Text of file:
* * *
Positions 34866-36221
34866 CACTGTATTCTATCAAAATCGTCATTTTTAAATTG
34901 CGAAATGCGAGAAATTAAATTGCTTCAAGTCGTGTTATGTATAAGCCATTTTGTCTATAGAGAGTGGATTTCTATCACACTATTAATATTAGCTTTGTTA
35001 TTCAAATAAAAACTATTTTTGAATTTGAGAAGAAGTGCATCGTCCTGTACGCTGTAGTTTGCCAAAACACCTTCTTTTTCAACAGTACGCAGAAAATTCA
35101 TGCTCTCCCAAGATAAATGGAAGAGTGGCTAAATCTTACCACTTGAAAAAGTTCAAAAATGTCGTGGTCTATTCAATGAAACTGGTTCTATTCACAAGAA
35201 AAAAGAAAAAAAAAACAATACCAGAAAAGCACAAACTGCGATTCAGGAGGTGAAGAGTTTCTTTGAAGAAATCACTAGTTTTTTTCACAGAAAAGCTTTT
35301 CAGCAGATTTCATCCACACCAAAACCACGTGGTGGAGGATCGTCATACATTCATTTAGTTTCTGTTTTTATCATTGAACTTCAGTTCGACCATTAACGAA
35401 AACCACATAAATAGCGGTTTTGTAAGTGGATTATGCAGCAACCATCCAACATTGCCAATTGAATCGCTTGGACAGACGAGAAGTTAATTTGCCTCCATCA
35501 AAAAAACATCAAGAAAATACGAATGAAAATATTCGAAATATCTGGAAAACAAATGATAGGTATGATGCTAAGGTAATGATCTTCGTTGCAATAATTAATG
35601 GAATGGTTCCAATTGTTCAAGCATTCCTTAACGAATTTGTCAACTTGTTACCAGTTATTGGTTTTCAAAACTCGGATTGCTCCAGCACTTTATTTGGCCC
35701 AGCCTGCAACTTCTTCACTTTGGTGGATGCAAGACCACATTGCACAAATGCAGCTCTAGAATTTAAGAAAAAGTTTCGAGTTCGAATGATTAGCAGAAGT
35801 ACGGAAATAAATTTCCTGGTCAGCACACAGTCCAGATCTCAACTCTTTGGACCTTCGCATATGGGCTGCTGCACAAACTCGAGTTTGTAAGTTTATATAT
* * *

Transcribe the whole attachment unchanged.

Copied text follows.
Positions 34866-36221
34866 CACTGTATTCTATCAAAATCGTCATTTTTAAATTG
34901 CGAAATGCGAGAAATTAAATTGCTTCAAGTCGTGTTATGTATAAGCCATTTTGTCTATAGAGAGTGGATTTCTATCACACTATTAATATTAGCTTTGTTA
35001 TTCAAATAAAAACTATTTTTGAATTTGAGAAGAAGTGCATCGTCCTGTACGCTGTAGTTTGCCAAAACACCTTCTTTTTCAACAGTACGCAGAAAATTCA
35101 TGCTCTCCCAAGATAAATGGAAGAGTGGCTAAATCTTACCACTTGAAAAAGTTCAAAAATGTCGTGGTCTATTCAATGAAACTGGTTCTATTCACAAGAA
35201 AAAAGAAAAAAAAAACAATACCAGAAAAGCACAAACTGCGATTCAGGAGGTGAAGAGTTTCTTTGAAGAAATCACTAGTTTTTTTCACAGAAAAGCTTTT
35301 CAGCAGATTTCATCCACACCAAAACCACGTGGTGGAGGATCGTCATACATTCATTTAGTTTCTGTTTTTATCATTGAACTTCAGTTCGACCATTAACGAA
35401 AACCACATAAATAGCGGTTTTGTAAGTGGATTATGCAGCAACCATCCAACATTGCCAATTGAATCGCTTGGACAGACGAGAAGTTAATTTGCCTCCATCA
35501 AAAAAACATCAAGAAAATACGAATGAAAATATTCGAAATATCTGGAAAACAAATGATAGGTATGATGCTAAGGTAATGATCTTCGTTGCAATAATTAATG
35601 GAATGGTTCCAATTGTTCAAGCATTCCTTAACGAATTTGTCAACTTGTTACCAGTTATTGGTTTTCAAAACTCGGATTGCTCCAGCACTTTATTTGGCCC
35701 AGCCTGCAACTTCTTCACTTTGGTGGATGCAAGACCACATTGCACAAATGCAGCTCTAGAATTTAAGAAAAAGTTTCGAGTTCGAATGATTAGCAGAAGT
35801 ACGGAAATAAATTTCCTGGTCAGCACACAGTCCAGATCTCAACTCTTTGGACCTTCGCATATGGGCTGCTGCACAAACTCGAGTTTGTAAGTTTATATAT